Education, in short, may be seen as enabling access and generation of ideas. In the world of ideas political boundaries do not just count for nothing, but are mostly viewed with scorn. The adage “No man is a prophet in his own land” is not so much a lament for the prophetic academic as a message to the political establishment that they had better be hospitable to their thinkers. Long before the advent of the WTO, the world of ideas, as opposed to goods, was resolutely global. The one difference is that in the 21st century, information technology lays bare the cupboard, exposing those who only borrow ideas while celebrating those who produce them. We are by now left with the inescapable  impression that in today’s world India is a mere consumer of ideas generating much less in turn. From economics to political theory, not to mention the management mantrams, India’s higher education archipelago is content to be at the receiving end. The unimaginative way in which higher education is structured is entirely responsible for this.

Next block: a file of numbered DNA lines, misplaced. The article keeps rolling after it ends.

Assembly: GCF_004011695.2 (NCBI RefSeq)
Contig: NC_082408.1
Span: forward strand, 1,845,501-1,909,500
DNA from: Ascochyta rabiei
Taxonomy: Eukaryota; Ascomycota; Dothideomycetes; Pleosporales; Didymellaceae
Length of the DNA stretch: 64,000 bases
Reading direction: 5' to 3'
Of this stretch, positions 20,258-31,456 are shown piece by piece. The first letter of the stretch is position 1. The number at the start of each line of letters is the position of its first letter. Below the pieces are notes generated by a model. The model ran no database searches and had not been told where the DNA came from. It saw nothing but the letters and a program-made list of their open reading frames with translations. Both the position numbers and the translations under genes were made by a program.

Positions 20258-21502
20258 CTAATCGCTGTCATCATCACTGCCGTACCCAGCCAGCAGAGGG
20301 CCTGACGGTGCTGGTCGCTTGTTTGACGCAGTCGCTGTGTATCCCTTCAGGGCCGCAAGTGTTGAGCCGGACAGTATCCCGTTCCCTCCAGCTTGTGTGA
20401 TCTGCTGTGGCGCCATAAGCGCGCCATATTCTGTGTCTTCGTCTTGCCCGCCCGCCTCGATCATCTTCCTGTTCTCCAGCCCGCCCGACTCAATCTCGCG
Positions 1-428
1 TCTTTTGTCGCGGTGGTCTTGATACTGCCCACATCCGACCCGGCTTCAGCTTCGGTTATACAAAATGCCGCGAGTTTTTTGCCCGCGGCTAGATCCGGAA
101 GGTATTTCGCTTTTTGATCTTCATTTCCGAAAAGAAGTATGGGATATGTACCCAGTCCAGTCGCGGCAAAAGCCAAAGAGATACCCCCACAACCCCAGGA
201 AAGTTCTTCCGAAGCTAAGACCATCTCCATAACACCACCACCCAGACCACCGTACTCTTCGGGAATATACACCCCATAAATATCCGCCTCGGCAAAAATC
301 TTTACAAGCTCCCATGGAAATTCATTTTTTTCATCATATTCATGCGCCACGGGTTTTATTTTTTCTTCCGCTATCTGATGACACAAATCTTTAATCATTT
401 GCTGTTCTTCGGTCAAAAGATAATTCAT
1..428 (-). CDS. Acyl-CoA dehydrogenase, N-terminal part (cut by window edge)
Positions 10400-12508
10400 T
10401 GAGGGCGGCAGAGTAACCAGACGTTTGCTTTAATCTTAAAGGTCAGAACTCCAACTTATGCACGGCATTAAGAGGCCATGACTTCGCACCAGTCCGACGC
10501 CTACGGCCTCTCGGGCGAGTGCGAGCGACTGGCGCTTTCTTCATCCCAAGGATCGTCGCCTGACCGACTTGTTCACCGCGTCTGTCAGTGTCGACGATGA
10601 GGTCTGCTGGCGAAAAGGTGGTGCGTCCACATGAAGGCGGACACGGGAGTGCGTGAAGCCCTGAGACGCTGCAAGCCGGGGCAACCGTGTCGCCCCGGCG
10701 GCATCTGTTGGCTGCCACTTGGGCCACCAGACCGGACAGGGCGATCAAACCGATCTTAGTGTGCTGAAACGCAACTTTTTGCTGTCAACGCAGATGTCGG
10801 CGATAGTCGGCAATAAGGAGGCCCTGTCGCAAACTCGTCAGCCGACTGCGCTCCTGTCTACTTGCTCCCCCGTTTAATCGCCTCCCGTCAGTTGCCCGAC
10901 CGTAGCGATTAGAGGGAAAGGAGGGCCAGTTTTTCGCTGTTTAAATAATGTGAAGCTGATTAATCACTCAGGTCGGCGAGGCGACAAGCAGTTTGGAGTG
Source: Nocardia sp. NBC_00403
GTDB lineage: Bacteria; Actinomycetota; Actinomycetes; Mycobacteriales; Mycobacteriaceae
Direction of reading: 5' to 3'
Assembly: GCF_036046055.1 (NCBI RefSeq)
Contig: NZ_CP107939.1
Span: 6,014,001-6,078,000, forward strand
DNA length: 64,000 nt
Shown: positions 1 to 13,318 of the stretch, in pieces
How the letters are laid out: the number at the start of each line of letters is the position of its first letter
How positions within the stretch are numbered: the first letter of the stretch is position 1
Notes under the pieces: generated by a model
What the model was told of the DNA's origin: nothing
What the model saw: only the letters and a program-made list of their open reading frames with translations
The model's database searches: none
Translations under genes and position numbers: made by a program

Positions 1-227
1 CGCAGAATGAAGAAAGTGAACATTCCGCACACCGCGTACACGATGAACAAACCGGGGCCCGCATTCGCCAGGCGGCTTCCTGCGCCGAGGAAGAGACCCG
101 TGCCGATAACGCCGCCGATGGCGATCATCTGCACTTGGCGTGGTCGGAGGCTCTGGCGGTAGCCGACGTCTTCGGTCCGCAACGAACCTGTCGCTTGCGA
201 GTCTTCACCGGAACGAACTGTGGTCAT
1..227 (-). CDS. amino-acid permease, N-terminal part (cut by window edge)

The central element in any system of institutionalised learning is the teacher, collectively referred to as the faculty.  Following the substantial hike in salaries, as recommended by the Sixth Pay Commission, the universities have had to accept a set of rules governing all aspects of the functioning of their faculty. While the principle that earnings must be performance-linked is entirely correct, the question is whether these rules on recruitment and performance appraisal are designed to allow Indians to compete on the global market place for ideas, a forum not substantially different from the rumbunctious world of commerce where only the fittest survive. The point about the current rules is that when it comes to performance appraisal it quantifies activity without sufficient correction for quality. In a similarly misguided vein the recruitment rules that complete the package are hooked on experience as opposed to proven excellence in research. While quantitative indicators have their place alright their use must be confined to those areas where they have an applicability, such as lecture hours, and resolutely kept out of everything else as they distort the picture. The claim that they provide a ‘transparent’ index shrivels up when we recognise that even criteria and procedures stated upfront can be transparently poor when they are ill-suited to the task. Quantitative output targets that ignore the quality of outcomes in the university can be disastrous for a society. Service rules in many Indian universities also restrict professional travel at a time when traveling to conduct and disseminate one’s research has become the mark of the successful academic. It cannot have escaped anyone’s attention that many overseas Indians are here almost as often as they are in the countries where they hold professorships. Why should India’s academics be tied down by mindless rules, very likely devised by unaccountable bureaucrats who have no idea of how to create knowledge?